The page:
The holidays are huge for nonprofits. In fact, over 25 percent of annual donation volume occurs from Giving Tuesday to year-end. Plus, it’s a time full of new donors. On days like Giving Tuesday and December 31, between 70 and 75 percent of one-time donations are brand new donors to organizations. Suddenly, your audience is bolstered with a group of newcomers and your community has experienced a growth spurt.
It’s tempting to celebrate a job well done, but how you follow up with, and hold onto, those new donors will play a big part in determining your success in the coming year. January is the time to connect with your donors, strengthen old relationships, and nurture new ones.
Donor Retention Matters
Think of all the first-time donors you gained last year, especially those won through your end-of-year campaign. According to current donor attrition trends, 81 percent of new donors will not give again. All those supporters you worked so hard to attract and convert can easily disappear. And that leaves you back at square one, starting the whole process over.
But it doesn’t have to be that way.
By taking action now, you can retain more of your donors, both new and old and increase their long-term financial return. All it takes are a few simple follow up steps to keep supporters from drifting away, and you can bolster your fundraising efforts throughout the coming year.
Donor Retention Tips
As with any fundraising campaign, donors to your Giving Tuesday and year-end campaigns should receive a heartfelt “thank you,” followed by campaign results and impact. But January isn’t a time to just follow up with December donors—it’s the time to thank ANYONE who donated in the past year.
If someone donated six months ago, reaching out to thank them as the New Year begins sends the message that you not only appreciate their past help, but want to give them every opportunity to stay involved in the cause. Of course you should thank people for their recent gifts, but now is the time to express your gratitude for everyone’s contributions. Remind donors that whenever they gave, or however much, you appreciate it.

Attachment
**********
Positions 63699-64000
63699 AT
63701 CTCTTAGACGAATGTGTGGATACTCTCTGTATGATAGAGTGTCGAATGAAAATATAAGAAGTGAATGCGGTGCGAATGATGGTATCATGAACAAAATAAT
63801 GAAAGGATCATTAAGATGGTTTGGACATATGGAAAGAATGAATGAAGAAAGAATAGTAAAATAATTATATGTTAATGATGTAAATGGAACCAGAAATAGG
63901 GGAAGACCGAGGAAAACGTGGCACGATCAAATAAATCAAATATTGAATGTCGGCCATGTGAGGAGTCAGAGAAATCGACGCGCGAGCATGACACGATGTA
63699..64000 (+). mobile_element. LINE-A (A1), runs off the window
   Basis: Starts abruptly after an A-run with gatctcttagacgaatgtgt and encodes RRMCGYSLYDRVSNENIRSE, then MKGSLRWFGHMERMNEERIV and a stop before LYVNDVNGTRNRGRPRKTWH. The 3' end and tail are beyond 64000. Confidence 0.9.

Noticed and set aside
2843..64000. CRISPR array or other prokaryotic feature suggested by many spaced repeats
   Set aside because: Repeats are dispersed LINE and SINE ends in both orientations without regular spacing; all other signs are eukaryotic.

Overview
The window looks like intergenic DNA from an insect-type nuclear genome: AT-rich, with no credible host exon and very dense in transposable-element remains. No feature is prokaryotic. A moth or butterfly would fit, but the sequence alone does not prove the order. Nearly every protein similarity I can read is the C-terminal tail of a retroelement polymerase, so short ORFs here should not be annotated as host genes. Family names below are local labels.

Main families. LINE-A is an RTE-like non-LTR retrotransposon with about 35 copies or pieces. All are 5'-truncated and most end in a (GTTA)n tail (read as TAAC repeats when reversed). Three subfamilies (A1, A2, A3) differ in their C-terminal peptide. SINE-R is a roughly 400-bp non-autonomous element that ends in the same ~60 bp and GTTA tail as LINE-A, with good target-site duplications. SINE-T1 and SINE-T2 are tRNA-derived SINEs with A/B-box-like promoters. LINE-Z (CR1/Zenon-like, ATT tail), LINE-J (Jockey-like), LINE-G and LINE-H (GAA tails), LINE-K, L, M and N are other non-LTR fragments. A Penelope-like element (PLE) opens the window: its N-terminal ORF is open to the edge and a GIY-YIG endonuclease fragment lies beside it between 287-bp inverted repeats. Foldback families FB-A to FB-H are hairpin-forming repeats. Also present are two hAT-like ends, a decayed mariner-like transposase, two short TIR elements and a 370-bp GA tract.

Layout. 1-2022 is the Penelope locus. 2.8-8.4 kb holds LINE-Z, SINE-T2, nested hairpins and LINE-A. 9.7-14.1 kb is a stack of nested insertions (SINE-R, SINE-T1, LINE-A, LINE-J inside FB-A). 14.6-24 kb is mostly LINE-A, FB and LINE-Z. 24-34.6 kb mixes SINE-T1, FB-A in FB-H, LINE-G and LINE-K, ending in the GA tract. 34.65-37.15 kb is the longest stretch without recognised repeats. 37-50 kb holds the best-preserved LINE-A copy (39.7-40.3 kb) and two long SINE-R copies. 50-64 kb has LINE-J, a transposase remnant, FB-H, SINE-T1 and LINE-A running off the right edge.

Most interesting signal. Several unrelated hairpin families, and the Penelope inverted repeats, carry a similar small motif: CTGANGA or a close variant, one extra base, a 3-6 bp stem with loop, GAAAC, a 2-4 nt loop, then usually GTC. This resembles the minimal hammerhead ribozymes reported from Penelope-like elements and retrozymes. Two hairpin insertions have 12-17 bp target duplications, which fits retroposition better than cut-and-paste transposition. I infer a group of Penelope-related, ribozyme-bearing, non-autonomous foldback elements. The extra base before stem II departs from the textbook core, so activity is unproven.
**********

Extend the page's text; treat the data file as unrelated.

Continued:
Send Them Great Content
Impact stories are a great way to provide follow up that incentivizes continued action. This should be a normal part of your communication with donors. It shows them how their gift has gone on to make real change for your cause.
January is also when most organizations release their annual reports to supporters. This is a great opportunity to engage donors and make them want to do more. Be sure to include graphics, compelling stories, and your plans for next year.
It also pays to enter new donors into a welcome email series, and ultimately a cultivation funnel that receives regular messaging. Check out our free donor retention email templates to create quick and easy touch points.
Promote Monthly Giving
One way to make sure a donor keeps giving is to get them to commit to a monthly donation. For example, someone who first makes a $25 donation might commit to $5 a month. A year later, they have given more than double their original sum.
Classy’s own analysis shows that the average recurring donation is $37 and the median is $25. Through survival analysis, we were able to determine that over 75 percent of recurring givers continue their giving plans for at least six months and many continue to give for years.
Encourage your supporters to make giving a part of their New Year’s resolutions. Promote monthly donations as a way to show continued support and make the coming year a year to give back.
Bonus: Many people receive annual salary increases in January, which might make them more inclined to give more now that they make more.
Reengage with Upcoming Initiatives
Along with promoting the option to give monthly, keep your new and old donors in the loop for what’s next at your organization. While you don’t want to send another appeal right after saying “thank you,” you can let donors know about an upcoming event or milestone.
Maybe it’s sending out a save-the-date email for your run/walk in April, or perhaps it’s your upcoming 10th anniversary celebration. The point is to plant the seeds for future involvement. This keeps your organization top-of-mind and gives an impression of continual progress, but not necessarily continual appeals.
It’s also a good idea to inform donors about your peer-to-peer fundraising options. They may have a birthday coming up or be interested in running a marathon for charity this summer. Offer an example fundraising page to show how it’s done.
You’ve already done all the hard work of acquiring new donors, so it would be a shame to let them all slip away at the start of the year. While January is usually the beginning of a lull in the fundraising year, it can be a valuable chance to build relationships that will power your organization for years to come.
It may seem like extra work right now, but following up and connecting with donors at the beginning of the year will help you to fold new donors into your larger community—broadening your pool for when your next big campaign hits.
*Editor’s note: This piece was originally published in 2015 and has been updated with new information.